|Above, the exhibit includes the suit that Harvey Milk was assassinated in, which still has the bullet holes and blood stains. Thereâ€™s also a rugby ball dedicated to Mark Bingham, one of the heroes killed on 9/11 in the United Flight 93 tragedy.
By Joseph Amster
With the closing of the Gay, Lesbian, Bisexual, Transgender Historical Societyâ€™s Passionate Struggle: Dynamics of San Franciscoâ€™s GLBT History exhibit at the corner of 18th and Castro Streets this coming weekend, Executive Director Paul Boneberg says the year-long run was a success for both his organization and the neighborhood.
â€śOur intent a year ago was to see if this would work. If we built the exhibit, would anyone come? I think we proved our point: that weâ€™re an economic draw for the Castro, and I think thatâ€™s why the city is supporting us to try to do it again longer, and thatâ€™s what weâ€™re going to try to do,â€ť he says. The GLBTHS has secured a $100,000 grant from the City of San Francisco and is currently in negations to continue a presence in the Castro. â€śWe are now exploring spaces. We are in negotiations with the Walgreenâ€™s corporation, and the space they have next to the Badlands bar,â€ť he says. â€śThat may happen, it may not happen, but we have the city grant, and weâ€™re actively looking to see if we can open another space. If we can, we will, but it will not be until the spring of next year.â€ť A spring opening would coincide with the GLBTHSâ€™ 25th anniversary.
The exhibition space for Passionate Struggle at 18th and Castro Streets was never intended to house the artifacts for more than one year, and was made possible by a donation by Chase Bank. Boneberg says the exhibition attracted over 25,000 people during its run and had a positive economic impact on the neighborhood. â€śWeâ€™ve had some businesses say that their business was up during the year, and considering the enormous recession, that is extraordinary - they attribute that to us,â€ť he says. â€śItâ€™s clearly a cultural attraction of enough note that itâ€™s enhancing the visitor experience for the Castro.
â€śOne of the things that I was pleasantly surprised by was how many of the visitors were non-GLBT community,â€ť says Boneberg. â€śI would say that at least a third of our overall visitors were non-gay, which is great and wonderful. Theyâ€™re going to the Castro looking for queer culture and finding us.â€ť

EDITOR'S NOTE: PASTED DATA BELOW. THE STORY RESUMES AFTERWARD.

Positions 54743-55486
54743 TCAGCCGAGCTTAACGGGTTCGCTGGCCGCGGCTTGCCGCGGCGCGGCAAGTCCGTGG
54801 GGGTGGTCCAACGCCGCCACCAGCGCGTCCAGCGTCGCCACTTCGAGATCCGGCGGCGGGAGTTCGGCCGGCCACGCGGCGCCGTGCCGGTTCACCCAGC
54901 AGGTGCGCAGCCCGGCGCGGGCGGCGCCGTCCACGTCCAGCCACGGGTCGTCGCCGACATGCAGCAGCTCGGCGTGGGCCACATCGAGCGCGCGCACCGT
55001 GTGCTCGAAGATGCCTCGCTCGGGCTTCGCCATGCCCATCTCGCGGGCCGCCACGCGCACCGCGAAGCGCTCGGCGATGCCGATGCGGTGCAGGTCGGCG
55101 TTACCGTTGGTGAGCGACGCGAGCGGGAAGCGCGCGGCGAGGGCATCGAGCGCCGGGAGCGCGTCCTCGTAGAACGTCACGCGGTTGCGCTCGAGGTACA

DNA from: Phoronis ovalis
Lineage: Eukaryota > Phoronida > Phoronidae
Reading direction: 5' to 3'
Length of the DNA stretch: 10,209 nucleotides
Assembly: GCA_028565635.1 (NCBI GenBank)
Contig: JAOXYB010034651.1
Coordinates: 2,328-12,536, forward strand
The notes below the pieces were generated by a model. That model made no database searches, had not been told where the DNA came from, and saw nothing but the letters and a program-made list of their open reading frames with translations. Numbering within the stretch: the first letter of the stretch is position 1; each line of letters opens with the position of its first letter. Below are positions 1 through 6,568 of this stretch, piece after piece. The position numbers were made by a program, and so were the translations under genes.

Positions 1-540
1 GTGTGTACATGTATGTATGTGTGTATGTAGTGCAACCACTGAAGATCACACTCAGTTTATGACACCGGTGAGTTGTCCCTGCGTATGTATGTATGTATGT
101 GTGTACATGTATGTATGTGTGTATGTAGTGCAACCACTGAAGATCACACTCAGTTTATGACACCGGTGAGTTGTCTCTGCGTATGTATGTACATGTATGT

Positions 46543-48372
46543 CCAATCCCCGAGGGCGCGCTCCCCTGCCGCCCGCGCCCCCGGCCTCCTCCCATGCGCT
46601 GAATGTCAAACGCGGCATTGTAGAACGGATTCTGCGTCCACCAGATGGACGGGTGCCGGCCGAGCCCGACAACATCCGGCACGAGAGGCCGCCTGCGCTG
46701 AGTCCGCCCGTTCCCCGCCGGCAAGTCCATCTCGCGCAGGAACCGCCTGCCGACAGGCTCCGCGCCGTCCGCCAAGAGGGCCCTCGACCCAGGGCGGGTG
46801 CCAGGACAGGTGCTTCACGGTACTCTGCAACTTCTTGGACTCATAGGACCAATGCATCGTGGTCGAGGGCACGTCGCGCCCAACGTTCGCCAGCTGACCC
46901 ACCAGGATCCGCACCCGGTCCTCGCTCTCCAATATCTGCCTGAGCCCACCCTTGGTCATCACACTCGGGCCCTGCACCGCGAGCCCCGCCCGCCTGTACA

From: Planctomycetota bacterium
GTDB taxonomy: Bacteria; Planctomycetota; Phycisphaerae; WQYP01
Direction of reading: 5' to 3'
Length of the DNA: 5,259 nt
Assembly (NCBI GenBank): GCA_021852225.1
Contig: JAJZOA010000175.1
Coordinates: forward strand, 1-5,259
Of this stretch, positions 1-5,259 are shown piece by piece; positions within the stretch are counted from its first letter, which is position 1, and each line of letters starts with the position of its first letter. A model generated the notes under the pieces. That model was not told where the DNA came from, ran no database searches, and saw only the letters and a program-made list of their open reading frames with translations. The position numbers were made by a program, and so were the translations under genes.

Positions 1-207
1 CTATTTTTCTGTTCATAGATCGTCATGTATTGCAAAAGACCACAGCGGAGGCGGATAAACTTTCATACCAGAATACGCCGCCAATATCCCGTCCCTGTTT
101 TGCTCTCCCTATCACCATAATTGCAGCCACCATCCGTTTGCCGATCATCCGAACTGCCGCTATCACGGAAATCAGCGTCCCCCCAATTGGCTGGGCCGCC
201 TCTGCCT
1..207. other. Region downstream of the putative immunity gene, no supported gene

Neighborhood businesses also supported the exhibition, with the Castro Theatre donating T-shirt sales proceeds during its run of the film Milk, as well as a significant donation from Harveyâ€™s restaurant. The GLBTHS also credits a dedicated staff of volunteers with keeping the exhibition open during its run.
Passionate Struggle resonated with attendees for a myriad of reasons, says Boneberg. â€śSome are stunned that we have a history, and they had never realized the breadth and depth of GLBT history - that includes people from our own community or not,â€ť he says. â€śFor some, it can be something that relates to their history. Perhaps itâ€™s a flyer they made or a photograph of an event they were at, or a T-shirt that relates to something in their livesâ€™ experience. Thatâ€™s another place where people are just stunned that the objects survived, and it moves them.â€ť
The item with the most emotional impact in the exhibit, however, was a blood-stained, bullet ridden suit at the back of the exhibit. â€śThe single item that impacts the most, the suit [Harvey Milk was wearing when he was assassinated], because many people saw the film Milk, and many people came to San Francisco because of Harvey. A number of times I have found people stunned looking at the suit. Weâ€™d often talk to them about how we got the suit. Clearly, thatâ€™s the single most powerful, emotion-packed item for many people.â€ť
Passionate Struggle attracted far higher attendance numbers than any exhibit at the GLBTHSâ€™ downtown space on Mission Street, one reason why Boneberg hopes to secure a more permanent space in the Castro. â€śFor us, the fundamental message is that the exhibit has succeeded and it allows us to now return for a longer runâ€ť, he says. â€śIt makes the case that there should be a GLBT museum in San Francisco, and weâ€™ve taken the first step toward that with this successful one-year exhibit.â€ť
While the GLBTHS seeks donations of significant, historical items for their collection, the number one way the community can support the organization is by becoming a member. â€śWeâ€™re a membership organization, and memberships begin at $30,â€ť says Boneberg. â€śCertainly, people can support us by becoming members. They can do that by going to our Web site. Weâ€™re a small institution with a staff of three with a lot of volunteers. Our annual budget is under a half million dollars.â€ť
Another way to support the GLBTHS is by attending their first-ever gala, on Thursday, Oct. 29, from 6:30-9:30 pm in The Green Room at the San Francisco Performing Arts Center and War Memorial, 401 Van Ness Ave. Titled Unmasked, the Halloween gala includes a performance from Beach Blanket Babylon and the Twilight Vixen Review, an all queer burlesque troop, as well as appearances by Honorary Gala Chair Supervisor Bevan Duffy, The Sisters of Perpetual Indulgence, and Dykes on Bykes. Advance tickets begin at $75 and are available at http://www.glbthistory.org/gala2009/index.html.
The GLBTHS is located at 657 Mission St., San Francisco. For more information, go to www.glbthistory.org, or call (415) 777-5455.